Holocaust Comprehension, Proof, & Remembrance

Monday, May 6, 2024, marks international Holocaust Remembrance Day. This date corresponds to the 27th day of Nisan on the Hebrew calendar. In 1943, this was the date of the Warsaw Ghetto uprising. On this day, Yom HaShoah, we recall the victims—six million Jews and millions of others—of Adolf Hitler and his criminal regime, and also resisters, rescuers, and the Allies who defeated Nazi Germany militarily in Spring 1945.

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The Nuremberg trial, which chief prosecutor Robert H. Jackson and his U.S. and Allied colleagues began in Fall 1945, was about holding individuals legally accountable for planning and then committing a criminal war of aggression, for war crimes, and for crimes against humanity.

Our phrase “The Holocaust” was not part of the Nuremberg prosecutors’ vocabulary. But this reality came to be at the center of their knowledge, their work as investigators and prosecutors, and the documentation and legal legacy that they left to history.

Justice Jackson first glimpsed the enormity of the Holocaust in June 1945. He was preparing to relocate to Europe to negotiate the creation of the International Military Tribunal and then to prosecute what became the Nuremberg case against the surviving Nazi leaders and their organizations.

On June 12, Jackson met at the federal courthouse at Foley Square in Manhattan with Jewish advisers. One, Dr. Jacob Robinson of the World Jewish Congress’s Institute of Jewish Affairs, told Jackson that “six million” European Jews had been “exterminated” by the Nazis.

Dr. Jacob Robinson (1889-1977)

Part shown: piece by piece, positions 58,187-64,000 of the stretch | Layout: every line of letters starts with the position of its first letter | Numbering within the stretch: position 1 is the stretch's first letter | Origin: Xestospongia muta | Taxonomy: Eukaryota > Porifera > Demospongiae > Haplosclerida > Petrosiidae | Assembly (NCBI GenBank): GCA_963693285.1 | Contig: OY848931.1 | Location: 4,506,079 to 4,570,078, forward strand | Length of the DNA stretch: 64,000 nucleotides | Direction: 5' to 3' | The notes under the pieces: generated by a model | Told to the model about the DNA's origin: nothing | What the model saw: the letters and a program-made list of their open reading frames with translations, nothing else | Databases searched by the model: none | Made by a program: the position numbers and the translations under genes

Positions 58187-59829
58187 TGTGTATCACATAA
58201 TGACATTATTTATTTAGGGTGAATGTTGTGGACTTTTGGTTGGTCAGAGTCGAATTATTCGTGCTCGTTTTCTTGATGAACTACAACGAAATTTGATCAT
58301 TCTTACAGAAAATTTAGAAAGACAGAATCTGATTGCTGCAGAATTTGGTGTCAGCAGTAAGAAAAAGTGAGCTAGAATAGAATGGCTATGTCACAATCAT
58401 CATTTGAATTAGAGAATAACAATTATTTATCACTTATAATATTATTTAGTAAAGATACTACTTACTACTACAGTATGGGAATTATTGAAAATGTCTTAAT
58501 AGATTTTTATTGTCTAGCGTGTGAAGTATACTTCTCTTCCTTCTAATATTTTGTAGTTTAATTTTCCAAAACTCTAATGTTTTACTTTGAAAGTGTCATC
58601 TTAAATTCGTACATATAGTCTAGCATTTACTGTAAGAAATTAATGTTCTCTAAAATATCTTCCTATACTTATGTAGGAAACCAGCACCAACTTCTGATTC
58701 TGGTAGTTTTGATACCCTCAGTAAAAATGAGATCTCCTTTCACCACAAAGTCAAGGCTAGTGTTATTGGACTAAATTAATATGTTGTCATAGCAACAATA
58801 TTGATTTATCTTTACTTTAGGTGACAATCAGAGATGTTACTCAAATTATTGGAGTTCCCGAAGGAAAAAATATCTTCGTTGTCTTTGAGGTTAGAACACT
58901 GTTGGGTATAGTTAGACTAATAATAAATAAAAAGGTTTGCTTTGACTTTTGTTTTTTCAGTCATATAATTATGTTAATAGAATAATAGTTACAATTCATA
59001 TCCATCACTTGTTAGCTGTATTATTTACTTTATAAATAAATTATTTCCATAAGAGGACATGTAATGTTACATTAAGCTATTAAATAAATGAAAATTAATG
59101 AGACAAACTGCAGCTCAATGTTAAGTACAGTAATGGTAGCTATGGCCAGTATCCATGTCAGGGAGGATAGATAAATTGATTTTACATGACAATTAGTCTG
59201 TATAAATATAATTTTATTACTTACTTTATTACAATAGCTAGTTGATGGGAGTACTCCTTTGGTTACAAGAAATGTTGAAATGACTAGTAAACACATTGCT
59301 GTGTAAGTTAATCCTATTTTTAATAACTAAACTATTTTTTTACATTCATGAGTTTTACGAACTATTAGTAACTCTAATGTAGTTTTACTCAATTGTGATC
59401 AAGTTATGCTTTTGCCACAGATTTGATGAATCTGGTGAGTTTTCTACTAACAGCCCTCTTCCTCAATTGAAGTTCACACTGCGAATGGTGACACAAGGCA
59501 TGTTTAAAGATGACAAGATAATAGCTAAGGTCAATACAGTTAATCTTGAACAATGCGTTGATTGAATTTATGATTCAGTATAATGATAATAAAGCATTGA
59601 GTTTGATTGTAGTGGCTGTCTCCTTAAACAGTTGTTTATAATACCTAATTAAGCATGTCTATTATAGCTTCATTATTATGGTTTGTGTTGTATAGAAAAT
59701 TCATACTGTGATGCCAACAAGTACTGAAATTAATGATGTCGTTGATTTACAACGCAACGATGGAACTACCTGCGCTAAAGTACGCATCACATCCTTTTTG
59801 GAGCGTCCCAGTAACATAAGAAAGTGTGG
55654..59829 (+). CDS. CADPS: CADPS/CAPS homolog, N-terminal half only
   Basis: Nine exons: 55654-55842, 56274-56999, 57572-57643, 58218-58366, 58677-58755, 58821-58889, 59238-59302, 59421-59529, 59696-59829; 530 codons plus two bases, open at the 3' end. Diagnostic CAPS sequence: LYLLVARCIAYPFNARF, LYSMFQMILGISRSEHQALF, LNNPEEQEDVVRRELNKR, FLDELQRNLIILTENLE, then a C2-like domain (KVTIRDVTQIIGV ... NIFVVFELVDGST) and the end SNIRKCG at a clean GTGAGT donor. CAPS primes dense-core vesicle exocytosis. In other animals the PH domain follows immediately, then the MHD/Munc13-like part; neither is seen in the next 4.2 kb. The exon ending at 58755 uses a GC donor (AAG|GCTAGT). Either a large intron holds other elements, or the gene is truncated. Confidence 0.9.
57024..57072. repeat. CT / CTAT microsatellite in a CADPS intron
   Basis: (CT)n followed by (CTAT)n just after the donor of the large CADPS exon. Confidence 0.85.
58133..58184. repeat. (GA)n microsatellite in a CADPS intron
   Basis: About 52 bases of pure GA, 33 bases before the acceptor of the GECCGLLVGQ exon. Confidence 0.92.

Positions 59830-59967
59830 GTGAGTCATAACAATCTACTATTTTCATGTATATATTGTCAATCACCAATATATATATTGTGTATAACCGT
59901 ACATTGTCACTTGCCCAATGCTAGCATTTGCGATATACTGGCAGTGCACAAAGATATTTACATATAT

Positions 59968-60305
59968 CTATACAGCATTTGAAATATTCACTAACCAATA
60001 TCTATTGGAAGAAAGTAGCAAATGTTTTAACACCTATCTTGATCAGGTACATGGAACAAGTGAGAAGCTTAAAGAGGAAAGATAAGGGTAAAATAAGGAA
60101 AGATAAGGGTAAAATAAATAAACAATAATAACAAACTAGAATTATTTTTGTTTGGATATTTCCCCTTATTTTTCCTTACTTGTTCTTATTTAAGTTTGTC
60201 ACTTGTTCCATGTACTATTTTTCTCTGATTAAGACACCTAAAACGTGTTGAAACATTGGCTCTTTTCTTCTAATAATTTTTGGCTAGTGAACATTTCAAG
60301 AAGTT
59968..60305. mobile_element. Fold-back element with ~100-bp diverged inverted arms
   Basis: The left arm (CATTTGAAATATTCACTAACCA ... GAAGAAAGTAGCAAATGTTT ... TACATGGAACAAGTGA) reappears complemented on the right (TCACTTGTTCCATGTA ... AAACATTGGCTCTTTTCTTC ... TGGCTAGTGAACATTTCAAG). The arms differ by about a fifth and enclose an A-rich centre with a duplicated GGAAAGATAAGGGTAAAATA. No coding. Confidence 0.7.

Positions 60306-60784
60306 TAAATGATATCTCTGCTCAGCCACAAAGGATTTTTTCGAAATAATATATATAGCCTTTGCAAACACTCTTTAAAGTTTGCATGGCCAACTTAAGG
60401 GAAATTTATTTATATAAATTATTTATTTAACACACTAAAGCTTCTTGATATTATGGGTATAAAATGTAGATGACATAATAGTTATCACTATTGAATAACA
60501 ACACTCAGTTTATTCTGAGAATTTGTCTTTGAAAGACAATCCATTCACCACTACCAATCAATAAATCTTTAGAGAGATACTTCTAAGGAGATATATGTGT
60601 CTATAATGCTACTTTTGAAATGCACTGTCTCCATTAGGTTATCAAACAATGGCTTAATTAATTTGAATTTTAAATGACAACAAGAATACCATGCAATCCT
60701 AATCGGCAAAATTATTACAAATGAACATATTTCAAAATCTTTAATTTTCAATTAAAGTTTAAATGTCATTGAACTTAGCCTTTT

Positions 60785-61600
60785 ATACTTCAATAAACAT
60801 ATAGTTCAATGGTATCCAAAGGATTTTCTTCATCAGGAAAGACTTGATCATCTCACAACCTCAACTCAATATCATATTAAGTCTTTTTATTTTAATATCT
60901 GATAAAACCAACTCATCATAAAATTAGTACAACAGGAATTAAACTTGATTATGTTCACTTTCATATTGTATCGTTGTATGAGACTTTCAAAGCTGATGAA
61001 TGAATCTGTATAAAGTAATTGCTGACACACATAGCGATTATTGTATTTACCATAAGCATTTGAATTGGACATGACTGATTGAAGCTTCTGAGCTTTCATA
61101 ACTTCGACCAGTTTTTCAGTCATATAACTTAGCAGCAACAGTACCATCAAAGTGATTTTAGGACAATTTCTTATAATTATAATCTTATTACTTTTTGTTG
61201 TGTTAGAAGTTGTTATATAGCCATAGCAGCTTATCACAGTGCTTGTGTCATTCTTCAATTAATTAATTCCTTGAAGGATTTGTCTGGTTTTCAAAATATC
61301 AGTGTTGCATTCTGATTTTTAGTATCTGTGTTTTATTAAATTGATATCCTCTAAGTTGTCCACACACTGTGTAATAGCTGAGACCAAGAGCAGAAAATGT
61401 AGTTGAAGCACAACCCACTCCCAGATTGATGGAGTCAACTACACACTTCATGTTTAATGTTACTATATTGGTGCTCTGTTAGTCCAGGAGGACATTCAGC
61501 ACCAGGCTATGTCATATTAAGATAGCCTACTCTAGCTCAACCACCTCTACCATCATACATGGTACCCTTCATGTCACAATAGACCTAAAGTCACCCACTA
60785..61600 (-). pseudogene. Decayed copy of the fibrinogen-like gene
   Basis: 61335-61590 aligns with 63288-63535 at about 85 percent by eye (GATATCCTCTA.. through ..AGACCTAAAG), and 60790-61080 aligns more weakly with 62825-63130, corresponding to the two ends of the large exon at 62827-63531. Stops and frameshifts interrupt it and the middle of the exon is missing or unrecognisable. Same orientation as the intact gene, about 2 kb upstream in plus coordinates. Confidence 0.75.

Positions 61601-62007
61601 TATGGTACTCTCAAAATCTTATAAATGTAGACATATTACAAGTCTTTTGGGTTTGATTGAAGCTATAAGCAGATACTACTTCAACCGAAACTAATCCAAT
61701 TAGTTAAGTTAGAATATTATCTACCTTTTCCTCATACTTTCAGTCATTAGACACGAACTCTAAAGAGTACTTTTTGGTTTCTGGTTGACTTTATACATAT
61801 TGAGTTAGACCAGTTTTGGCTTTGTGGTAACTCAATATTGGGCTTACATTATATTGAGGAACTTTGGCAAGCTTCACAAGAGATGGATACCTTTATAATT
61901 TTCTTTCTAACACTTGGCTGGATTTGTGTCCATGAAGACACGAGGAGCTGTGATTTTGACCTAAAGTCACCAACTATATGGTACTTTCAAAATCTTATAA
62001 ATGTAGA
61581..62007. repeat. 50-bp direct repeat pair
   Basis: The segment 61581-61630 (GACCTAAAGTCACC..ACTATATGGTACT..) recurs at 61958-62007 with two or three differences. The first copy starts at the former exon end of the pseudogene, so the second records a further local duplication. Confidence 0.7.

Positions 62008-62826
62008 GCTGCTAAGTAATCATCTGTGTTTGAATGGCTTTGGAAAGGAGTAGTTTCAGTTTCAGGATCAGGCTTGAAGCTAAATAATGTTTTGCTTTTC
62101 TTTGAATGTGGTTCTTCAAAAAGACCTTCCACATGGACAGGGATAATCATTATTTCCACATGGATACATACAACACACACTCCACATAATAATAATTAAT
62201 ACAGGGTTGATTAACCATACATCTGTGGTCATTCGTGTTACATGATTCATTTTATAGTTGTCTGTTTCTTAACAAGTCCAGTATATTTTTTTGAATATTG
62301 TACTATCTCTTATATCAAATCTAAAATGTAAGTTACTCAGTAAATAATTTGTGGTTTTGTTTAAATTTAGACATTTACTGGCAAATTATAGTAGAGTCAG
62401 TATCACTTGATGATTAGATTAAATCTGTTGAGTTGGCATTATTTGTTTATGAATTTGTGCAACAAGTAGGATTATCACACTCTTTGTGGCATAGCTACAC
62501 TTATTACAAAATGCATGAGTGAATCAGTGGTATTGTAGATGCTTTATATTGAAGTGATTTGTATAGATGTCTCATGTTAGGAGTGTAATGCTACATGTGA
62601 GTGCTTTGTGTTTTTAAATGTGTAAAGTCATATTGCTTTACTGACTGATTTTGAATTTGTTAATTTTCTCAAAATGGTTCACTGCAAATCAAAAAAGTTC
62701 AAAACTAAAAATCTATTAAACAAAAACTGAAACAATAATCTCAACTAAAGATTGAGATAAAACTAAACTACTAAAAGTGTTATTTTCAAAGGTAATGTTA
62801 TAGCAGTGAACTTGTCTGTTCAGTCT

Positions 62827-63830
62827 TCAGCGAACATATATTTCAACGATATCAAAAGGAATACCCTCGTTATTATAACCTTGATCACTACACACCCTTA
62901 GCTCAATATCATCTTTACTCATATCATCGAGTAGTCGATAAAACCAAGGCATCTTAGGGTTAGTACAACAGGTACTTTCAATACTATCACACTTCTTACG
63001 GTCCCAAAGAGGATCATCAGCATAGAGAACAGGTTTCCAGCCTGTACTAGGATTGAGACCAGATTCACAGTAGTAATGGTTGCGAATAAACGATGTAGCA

Dr. Jacob Robinson (1889-1977)

Jackson was stunned by this allegation. He asked Robinson about his sources and their reliability. Robinson explained that the estimate was the difference between Europe’s known Jewish population in 1929 and what military and relief agencies were reporting at that time in 1945 as the number of European Jews who had survived the war.

Jacob Robinson and colleagues soon supplied supporting documentation to Justice Jackson. Over the coming months, his team, including Robinson, gathered much more.

When Jackson opened the Nuremberg trial on November 21, 1945, he described the evidence that the Allies would offer:

The conspiracy or common plan to exterminate the Jew was so methodically and thoroughly pursued that despite the German defeat and Nazi prostration, this Nazi aim largely has succeeded. Only remnants of the European Jewish population remain in Germany, in the countries which Germany occupied, and in those which were her satellites or collaborators. Of the 9,600,000 Jews who lived in Nazi-dominated Europe, 60 percent are authoritatively estimated to have perished. Five million seven hundred thousand Jews are missing from the countries in which they formerly lived, and over 4,500,000 cannot be accounted for by the normal death rate nor by immigration; nor are they included among displaced persons.

History does not record a crime ever perpetrated against so many victims or one ever carried out with such calculated cruelty.

This indeed was the case that the prosecutors proved at Nuremberg.

Two previous Jackson List posts describe this evidence and its impact on Justice Jackson:

  • from 2009, “Familiarity With Holocaust Evidence”—click here; and
  • from 2023, “Nuremberg’s Holocaust Proof”—click here.

Jackson’s 1946 official letter of thanks to the Institute of Jewish Affairs, especially Jacob Robinson, expresses gratitude for his assistance and vital teaching:

As this global day denotes, this is an ongoing task for every person